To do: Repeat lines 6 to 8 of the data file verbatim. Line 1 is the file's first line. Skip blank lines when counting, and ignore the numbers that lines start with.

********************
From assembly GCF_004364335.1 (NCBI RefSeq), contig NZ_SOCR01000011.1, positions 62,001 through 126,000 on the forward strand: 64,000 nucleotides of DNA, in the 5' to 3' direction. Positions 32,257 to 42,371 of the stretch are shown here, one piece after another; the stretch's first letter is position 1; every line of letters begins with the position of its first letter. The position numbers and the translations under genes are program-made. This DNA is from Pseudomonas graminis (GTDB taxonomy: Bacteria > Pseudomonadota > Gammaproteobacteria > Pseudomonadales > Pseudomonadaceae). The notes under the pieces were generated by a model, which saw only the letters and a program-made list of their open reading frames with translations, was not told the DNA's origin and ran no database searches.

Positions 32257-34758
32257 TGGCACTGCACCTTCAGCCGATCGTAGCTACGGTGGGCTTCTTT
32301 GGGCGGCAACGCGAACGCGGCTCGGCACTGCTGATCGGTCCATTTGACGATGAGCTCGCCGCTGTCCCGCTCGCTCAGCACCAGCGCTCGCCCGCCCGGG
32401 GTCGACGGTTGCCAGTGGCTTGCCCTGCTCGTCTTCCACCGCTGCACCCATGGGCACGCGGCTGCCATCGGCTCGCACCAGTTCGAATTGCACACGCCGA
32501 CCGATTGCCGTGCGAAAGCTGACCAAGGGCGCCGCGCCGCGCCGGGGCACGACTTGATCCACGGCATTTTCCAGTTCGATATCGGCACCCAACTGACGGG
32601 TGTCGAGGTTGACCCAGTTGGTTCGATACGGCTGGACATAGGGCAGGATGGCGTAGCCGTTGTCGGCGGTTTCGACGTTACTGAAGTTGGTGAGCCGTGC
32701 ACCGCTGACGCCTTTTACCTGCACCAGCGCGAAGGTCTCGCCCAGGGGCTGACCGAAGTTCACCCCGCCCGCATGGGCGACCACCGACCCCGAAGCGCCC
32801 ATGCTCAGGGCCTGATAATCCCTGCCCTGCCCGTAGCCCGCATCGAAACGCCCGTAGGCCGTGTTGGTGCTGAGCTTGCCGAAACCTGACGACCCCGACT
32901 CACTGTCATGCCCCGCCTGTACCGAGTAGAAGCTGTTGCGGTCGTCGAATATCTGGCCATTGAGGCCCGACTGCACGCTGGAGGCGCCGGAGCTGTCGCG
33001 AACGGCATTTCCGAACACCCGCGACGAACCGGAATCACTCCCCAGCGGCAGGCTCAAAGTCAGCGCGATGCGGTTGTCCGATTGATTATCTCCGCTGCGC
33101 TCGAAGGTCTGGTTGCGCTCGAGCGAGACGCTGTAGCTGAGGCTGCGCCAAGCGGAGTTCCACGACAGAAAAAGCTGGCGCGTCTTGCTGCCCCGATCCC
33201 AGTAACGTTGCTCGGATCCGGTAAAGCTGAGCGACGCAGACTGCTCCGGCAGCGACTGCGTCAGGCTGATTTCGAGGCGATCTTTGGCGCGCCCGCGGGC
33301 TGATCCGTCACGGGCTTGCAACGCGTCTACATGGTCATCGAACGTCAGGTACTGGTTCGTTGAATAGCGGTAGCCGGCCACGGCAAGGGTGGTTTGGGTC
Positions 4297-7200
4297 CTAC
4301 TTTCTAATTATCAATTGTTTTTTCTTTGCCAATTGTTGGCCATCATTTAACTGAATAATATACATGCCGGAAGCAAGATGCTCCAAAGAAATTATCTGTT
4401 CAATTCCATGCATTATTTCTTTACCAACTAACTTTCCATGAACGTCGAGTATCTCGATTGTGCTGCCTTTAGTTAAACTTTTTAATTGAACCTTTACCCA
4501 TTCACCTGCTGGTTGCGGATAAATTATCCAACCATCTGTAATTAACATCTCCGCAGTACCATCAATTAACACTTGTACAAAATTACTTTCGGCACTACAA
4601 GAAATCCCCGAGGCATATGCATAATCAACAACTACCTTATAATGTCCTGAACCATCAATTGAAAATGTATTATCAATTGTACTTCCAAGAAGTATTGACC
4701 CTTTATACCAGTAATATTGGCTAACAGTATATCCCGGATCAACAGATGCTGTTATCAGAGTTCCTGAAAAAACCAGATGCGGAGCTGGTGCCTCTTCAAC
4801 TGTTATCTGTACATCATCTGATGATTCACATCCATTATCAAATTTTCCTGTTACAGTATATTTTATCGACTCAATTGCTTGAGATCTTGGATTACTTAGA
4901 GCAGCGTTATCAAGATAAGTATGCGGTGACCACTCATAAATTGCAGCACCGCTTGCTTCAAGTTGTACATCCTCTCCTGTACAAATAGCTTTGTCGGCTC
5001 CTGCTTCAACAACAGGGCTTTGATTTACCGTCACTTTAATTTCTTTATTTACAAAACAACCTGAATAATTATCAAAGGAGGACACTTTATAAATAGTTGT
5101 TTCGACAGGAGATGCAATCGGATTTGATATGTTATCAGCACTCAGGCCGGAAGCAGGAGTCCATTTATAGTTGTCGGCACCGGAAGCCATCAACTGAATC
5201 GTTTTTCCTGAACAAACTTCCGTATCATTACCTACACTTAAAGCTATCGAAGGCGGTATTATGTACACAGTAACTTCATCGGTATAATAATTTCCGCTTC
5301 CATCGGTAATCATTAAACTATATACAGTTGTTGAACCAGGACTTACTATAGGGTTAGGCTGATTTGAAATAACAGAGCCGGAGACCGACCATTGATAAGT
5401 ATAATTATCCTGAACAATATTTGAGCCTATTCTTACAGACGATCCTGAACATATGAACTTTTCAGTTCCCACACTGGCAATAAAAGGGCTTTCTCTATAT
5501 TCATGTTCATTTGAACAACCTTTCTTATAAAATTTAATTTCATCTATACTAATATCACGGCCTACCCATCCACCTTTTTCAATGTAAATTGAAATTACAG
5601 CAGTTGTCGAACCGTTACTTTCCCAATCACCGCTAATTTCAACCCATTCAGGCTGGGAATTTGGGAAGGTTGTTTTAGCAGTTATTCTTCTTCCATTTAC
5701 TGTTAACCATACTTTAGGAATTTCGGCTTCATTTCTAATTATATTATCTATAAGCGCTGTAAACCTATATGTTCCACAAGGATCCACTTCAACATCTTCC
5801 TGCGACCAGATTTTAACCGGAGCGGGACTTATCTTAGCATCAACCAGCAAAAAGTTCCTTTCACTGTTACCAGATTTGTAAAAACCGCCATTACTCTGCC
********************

32501 CCGATTGCCGTGCGAAAGCTGACCAAGGGCGCCGCGCCGCGCCGGGGCACGACTTGATCCACGGCATTTTCCAGTTCGATATCGGCACCCAACTGACGGG
32601 TGTCGAGGTTGACCCAGTTGGTTCGATACGGCTGGACATAGGGCAGGATGGCGTAGCCGTTGTCGGCGGTTTCGACGTTACTGAAGTTGGTGAGCCGTGC
32701 ACCGCTGACGCCTTTTACCTGCACCAGCGCGAAGGTCTCGCCCAGGGGCTGACCGAAGTTCACCCCGCCCGCATGGGCGACCACCGACCCCGAAGCGCCC